2. However, where the form in Annex II is not served, that can be remedied: "the fact that the receiving agency, when serving a document on its addressee, fails to enclose the standard form set out in Annex II...does not constitute a ground for the procedure to be declared invalid, but an omission which must be rectified in accordance with the provisions set out in that regulation".

Santander UK v RBS Plc

Master decides whether a Norwich Pharmacal order should be made where payments were mistakenly made to third parties

http://www.bailii.org/ew/cases/EWHC/Ch/2015/2560.html

In an earlier decision, Master Matthews refused the claimant's applications for Norwich Pharmacal orders against various banks. A Norwich Pharmacal order is a common law right which requires a respondent who is "mixed-up" in wrongdoing (whether innocently or not), so as to facilitate that wrongdoing, to provide "full information" on the alleged wrongful act. In this case, the applicant is a bank which mistakenly made electronic payments to the wrong bank accounts (the respondents to the applications are the various banks at which these accounts are held).

The Master had held that there had been no "wrongdoing" when the payments had been made to the wrong accounts – such wrongdoing would only arise if the account holders subsequently refused to repay (and there was no evidence of such refusals) – and hence the recipient bank had not been "mixed up" in any wrongdoing.

However, Birss J has since granted Norwich Pharmacal orders to the claimant in respect of other recipient banks (see Weekly Update 30/14). Birss J had found that a claim in restitution (unjust enrichment) was a "wrong" capable of justifying a Norwich Pharmacal order. Although he felt bound to follow that decision, Master Matthews said he thought that view represented a "significant extension" of the earlier law and that a distinction should be drawn between a claim to trace funds and "a mere debt" (and that there is no legal wrong in a third party merely receiving payments). Furthermore, the Master noted that the recipient banks had done nothing to "facilitate" the mistake in this case.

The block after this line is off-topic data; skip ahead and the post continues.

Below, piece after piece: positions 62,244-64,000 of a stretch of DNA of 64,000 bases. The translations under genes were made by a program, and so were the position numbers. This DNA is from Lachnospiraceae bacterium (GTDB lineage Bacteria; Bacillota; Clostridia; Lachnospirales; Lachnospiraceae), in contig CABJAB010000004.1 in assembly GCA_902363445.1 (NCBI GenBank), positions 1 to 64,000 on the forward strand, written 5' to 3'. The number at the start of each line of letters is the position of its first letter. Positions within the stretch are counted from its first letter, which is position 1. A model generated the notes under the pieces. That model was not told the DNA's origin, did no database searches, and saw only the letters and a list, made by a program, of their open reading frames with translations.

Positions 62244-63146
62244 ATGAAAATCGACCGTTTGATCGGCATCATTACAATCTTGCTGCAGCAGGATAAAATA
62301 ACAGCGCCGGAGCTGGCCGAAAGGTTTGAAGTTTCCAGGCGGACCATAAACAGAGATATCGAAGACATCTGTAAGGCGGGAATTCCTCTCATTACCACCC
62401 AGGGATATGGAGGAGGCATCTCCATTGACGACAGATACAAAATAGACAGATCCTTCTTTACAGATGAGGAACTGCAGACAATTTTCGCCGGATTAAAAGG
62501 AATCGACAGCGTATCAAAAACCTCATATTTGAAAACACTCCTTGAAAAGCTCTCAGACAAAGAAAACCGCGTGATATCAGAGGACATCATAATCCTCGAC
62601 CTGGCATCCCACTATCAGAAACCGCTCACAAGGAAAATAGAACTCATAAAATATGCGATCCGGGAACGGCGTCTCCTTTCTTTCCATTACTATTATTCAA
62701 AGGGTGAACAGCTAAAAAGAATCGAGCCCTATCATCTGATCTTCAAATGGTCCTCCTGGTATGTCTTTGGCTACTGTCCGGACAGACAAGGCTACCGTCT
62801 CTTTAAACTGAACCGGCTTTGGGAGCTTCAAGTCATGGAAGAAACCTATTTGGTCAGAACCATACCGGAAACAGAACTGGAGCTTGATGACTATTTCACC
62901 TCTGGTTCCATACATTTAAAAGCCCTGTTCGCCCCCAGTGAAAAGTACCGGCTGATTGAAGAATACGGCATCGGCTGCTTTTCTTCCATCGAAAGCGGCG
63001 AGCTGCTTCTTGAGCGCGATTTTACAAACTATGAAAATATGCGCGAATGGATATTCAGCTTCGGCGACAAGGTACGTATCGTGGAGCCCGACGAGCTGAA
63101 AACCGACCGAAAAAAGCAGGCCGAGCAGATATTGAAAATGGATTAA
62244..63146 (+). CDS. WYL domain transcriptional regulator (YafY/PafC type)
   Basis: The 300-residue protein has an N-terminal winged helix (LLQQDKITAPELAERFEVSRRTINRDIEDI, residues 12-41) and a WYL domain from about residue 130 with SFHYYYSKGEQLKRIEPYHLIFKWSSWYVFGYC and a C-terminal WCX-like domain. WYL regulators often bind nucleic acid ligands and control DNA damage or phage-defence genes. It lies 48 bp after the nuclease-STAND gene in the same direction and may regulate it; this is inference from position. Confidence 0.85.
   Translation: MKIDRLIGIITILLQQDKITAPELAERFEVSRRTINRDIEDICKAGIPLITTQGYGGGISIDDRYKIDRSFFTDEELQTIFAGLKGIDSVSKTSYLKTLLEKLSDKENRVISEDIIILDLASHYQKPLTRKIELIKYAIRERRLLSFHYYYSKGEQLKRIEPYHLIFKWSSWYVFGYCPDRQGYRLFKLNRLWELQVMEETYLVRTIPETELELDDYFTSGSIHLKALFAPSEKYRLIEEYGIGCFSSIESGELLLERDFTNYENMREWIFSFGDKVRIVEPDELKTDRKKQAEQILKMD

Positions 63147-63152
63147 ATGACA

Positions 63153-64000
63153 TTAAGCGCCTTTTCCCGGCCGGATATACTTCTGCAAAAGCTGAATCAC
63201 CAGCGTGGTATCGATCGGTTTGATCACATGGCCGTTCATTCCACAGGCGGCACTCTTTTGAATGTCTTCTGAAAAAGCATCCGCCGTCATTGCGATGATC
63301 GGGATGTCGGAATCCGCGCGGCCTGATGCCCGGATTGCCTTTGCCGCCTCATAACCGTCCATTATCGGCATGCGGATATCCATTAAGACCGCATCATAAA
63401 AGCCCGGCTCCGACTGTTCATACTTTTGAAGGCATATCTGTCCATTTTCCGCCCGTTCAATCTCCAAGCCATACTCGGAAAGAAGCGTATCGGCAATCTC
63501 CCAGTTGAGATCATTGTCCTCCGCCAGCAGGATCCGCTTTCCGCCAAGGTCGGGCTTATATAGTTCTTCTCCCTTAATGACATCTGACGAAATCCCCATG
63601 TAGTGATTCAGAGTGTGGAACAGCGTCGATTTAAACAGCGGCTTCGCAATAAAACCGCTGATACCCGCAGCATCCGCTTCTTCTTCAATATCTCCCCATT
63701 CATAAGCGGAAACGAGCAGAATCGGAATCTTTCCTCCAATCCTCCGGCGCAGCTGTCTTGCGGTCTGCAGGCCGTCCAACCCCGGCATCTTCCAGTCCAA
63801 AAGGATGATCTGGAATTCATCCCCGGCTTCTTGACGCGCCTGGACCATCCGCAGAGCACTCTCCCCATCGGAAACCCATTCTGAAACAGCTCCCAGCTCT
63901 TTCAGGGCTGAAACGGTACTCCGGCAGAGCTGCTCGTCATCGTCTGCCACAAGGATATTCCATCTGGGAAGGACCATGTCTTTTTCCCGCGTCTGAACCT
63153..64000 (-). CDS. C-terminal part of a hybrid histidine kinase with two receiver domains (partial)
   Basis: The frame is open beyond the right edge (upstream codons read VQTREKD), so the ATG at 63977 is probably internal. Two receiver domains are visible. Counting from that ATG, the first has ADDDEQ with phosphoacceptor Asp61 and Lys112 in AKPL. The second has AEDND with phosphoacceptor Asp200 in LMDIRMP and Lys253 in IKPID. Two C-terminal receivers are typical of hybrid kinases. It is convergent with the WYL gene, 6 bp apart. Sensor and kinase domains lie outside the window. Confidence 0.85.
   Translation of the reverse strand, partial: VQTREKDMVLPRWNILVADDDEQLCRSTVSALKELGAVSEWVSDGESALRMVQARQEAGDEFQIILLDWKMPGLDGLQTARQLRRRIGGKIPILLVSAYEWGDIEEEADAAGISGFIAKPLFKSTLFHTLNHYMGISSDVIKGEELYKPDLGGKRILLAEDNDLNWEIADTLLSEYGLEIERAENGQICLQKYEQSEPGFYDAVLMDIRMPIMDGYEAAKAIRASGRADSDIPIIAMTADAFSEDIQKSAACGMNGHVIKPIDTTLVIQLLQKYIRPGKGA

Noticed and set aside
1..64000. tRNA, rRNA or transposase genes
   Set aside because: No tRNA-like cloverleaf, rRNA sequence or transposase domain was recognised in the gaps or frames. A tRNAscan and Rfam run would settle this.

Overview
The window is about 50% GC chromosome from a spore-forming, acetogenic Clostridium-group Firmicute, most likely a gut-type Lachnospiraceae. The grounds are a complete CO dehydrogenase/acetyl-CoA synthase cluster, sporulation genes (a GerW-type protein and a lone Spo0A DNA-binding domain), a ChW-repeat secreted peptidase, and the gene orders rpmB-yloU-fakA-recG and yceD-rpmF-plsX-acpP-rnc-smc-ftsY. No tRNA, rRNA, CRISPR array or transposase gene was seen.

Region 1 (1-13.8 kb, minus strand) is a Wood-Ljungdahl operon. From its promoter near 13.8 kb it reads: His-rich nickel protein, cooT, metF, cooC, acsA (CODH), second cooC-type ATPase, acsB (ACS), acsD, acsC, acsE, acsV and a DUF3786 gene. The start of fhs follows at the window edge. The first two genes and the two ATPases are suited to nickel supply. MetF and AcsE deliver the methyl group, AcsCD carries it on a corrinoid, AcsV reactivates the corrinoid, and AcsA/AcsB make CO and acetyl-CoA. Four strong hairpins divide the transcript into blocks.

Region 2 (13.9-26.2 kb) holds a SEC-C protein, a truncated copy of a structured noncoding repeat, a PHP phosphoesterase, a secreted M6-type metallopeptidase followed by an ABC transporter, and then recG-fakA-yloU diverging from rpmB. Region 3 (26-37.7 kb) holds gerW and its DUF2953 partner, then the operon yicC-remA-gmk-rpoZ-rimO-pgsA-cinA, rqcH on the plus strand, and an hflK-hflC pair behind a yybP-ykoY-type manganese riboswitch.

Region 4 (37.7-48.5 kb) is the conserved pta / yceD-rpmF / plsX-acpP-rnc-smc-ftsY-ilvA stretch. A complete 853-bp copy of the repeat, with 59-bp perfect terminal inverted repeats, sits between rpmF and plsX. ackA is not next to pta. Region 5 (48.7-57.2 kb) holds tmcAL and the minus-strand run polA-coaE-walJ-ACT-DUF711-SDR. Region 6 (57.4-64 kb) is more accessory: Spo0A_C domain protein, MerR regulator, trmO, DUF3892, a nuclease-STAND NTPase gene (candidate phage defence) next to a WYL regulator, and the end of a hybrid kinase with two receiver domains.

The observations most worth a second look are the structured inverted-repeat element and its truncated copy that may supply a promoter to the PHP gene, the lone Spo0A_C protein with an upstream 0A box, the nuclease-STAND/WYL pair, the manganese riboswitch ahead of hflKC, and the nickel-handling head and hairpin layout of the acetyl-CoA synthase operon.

Although bound to follow the decision of Birss J ("unless and until a different view is reached at High Court judge level or above"), the Master said that he would order disclosure of only the customers' names and addresses (if the previously refused applications were renewed). He said it would be "unduly intrusive and unnecessary" to order details of email addresses, telephone numbers and dates of birth to be disclosed (and, indeed, Birss J had also refused to order the disclosure of dates of birth). Such details were not needed for the claimant to commence proceedings.

Finally, any order would require an undertaking by the claimant "not, without the permission of the court, to use any documents or information obtained...except for the purpose of enforcing its legal rights in connection with the mistaken payment".

The content of this article is intended to provide a general guide to the subject matter. Specialist advice should be sought about your specific circumstances.